• Bicep is open source with a strong community supporting it.

Syntax

Every Bicep resource will have the below syntax:

resource <symbolic-name> '<resource-type>@<api-version>` = {  
  //properties
  name: 'bicepstorage2063'
  location: 'northcentralus'  
  properties: {
    //...sub properties
  }
}
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Where:

  • resource: is a reserved keyword.
  • symbolic name: is an identifier within the Bicep file which can be used to reference this resource elsewhere.
  • resource-type: is the type of the resource you're defining, e.g. Microsoft.Storage.
  • api-version: each resource provider publishes its own API version which defines which version of the Azure Resource Manager REST API should be used to deploy this resource.
  • properties: these are the resource specific properties. For example every resource has a name and location. In addition some have sub properties which you can pass on.

Parameters

When we talk about infrastructure as a code and reusability of our templates, we definitely end up using parameters to customise our resources. Be its name, sku, username or password, we will need to change these per environment or application.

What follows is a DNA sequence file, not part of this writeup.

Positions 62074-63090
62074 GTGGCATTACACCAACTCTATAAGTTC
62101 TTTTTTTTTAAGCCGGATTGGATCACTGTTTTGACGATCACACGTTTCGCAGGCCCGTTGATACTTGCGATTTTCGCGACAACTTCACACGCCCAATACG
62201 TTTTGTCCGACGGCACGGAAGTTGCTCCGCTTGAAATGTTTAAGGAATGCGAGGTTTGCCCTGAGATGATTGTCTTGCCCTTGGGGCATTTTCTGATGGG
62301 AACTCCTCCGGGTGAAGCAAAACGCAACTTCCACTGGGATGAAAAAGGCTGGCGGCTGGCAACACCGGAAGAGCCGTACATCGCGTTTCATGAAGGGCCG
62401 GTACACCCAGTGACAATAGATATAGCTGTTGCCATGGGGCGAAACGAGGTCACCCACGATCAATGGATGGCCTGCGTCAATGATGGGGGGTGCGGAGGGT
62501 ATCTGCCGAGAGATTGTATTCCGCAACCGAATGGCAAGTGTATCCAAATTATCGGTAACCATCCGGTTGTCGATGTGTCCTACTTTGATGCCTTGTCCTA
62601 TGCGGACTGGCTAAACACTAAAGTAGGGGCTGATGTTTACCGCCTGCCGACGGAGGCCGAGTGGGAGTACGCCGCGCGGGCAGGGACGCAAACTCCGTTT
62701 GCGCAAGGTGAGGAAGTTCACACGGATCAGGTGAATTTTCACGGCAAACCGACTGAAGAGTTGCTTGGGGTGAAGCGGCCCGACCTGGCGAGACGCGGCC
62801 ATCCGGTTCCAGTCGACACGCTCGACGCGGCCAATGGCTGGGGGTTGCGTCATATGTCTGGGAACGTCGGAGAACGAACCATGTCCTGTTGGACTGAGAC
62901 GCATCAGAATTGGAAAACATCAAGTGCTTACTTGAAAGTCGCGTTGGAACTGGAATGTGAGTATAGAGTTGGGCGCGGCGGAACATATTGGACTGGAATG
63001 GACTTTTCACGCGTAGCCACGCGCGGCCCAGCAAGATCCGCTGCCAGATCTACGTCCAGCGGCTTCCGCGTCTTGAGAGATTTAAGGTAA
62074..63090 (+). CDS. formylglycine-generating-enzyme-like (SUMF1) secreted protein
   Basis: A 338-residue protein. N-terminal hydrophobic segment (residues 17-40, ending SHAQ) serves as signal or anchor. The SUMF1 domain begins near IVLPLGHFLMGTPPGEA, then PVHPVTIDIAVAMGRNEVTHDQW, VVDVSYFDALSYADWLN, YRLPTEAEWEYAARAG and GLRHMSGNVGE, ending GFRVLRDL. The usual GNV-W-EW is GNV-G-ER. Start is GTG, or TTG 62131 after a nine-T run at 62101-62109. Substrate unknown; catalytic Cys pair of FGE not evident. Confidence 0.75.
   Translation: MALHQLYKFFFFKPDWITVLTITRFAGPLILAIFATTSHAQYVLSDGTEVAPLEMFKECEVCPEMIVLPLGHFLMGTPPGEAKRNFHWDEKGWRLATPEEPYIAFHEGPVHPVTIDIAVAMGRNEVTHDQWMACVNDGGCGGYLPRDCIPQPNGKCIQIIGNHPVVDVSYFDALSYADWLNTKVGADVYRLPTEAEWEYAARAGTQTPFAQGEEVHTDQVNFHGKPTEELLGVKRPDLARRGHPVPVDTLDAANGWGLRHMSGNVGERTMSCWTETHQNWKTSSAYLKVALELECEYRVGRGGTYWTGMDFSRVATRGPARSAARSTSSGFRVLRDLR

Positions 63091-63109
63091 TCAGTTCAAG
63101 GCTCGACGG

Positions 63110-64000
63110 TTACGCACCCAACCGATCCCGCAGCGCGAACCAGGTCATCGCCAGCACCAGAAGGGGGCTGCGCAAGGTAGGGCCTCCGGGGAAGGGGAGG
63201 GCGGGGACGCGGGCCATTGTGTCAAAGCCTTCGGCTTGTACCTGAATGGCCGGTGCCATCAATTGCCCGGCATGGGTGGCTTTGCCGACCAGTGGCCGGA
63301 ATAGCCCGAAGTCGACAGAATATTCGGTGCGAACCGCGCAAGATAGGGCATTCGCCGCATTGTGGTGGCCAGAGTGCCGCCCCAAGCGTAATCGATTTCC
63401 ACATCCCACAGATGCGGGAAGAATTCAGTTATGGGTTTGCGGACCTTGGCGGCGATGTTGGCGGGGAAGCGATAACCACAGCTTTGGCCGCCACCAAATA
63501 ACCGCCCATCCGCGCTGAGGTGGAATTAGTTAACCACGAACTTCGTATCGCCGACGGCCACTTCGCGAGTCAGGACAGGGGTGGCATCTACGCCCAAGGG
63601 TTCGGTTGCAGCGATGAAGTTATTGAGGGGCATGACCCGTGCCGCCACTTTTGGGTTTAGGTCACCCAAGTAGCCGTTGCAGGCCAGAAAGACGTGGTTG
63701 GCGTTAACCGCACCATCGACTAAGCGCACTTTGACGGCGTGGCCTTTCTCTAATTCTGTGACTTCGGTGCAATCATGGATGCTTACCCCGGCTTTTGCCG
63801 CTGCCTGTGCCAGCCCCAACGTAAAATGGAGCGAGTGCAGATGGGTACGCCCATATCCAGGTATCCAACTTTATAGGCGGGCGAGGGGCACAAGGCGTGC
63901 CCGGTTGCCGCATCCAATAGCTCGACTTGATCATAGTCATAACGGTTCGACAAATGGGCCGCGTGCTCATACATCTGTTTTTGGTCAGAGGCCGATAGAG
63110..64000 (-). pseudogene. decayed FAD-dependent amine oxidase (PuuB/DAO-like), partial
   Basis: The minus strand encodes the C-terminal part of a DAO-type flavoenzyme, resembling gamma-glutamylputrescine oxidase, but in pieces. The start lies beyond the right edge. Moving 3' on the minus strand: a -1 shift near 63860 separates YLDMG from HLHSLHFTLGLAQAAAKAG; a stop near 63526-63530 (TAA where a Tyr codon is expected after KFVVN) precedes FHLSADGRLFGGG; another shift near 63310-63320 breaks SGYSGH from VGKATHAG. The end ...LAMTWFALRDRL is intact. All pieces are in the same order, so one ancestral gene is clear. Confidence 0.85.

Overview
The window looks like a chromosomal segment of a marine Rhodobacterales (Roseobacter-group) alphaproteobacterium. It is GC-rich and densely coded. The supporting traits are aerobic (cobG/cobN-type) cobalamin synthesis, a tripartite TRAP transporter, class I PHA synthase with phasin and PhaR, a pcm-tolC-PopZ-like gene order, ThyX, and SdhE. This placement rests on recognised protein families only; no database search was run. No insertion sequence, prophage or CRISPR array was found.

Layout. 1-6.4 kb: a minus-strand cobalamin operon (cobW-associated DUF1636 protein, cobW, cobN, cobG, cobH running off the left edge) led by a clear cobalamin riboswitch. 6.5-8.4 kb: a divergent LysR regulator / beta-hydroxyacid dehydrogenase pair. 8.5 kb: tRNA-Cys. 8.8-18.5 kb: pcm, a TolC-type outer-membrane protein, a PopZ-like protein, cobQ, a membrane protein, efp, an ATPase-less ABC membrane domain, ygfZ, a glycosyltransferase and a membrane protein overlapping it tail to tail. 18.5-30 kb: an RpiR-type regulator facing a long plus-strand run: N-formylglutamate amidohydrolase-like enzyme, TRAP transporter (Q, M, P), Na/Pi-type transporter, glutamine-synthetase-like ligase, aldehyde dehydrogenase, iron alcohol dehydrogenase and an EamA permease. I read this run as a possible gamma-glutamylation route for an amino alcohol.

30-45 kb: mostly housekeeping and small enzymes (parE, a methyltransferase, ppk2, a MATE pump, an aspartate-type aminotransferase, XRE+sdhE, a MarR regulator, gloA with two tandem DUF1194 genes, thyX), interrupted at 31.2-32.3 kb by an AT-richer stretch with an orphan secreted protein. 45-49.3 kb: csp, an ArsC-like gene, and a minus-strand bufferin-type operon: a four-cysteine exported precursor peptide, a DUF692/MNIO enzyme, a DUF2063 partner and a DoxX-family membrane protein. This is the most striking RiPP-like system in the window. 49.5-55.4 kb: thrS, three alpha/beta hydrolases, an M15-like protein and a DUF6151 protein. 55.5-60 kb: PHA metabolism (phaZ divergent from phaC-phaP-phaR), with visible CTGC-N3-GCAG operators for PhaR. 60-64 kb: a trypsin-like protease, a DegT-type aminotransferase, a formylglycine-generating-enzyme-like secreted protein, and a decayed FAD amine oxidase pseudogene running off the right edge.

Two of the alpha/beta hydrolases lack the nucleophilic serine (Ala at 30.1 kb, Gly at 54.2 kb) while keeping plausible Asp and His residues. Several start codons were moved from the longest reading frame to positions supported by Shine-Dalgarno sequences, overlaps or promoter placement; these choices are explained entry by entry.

In a Bicep file you can define the parameters that need to be passed to it when deploying resources. You can put validation on the parameter value, provide default value, and limit it to allowed values. The format of a parameter will be such as below:

param <parameter-name> <parameter-type> = <parameter-value>
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Where:

  • param: is a reserved keyword.
  • parameter-name is the name of the parameter.
  • parameter-type: is the type of the parameter such as string, object, etc.
  • parameter-value: is the value of the parameter you're passing in.

Let's review two examples to get a better understanding of the structure.

@minLength(3)
@maxLength(24)
param storageName string
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In this example you're limiting the storageName parameter's value length to be between 3 and 24 characters. Or:

@allowed([
  'Standard_LRS'
  'Standard_GRS'
  'Standard_RAGRS'
  'Standard_ZRS'
  'Premium_LRS'
  'Premium_ZRS'
  'Standard_GZRS'
  'Standard_RAGZRS'
])
param storageRedundancy string = 'Standard_LRS'
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In this example you're specifying the allowed values for the storageRedundancy parameter and also provide the default value if nothing is provided during the deployment.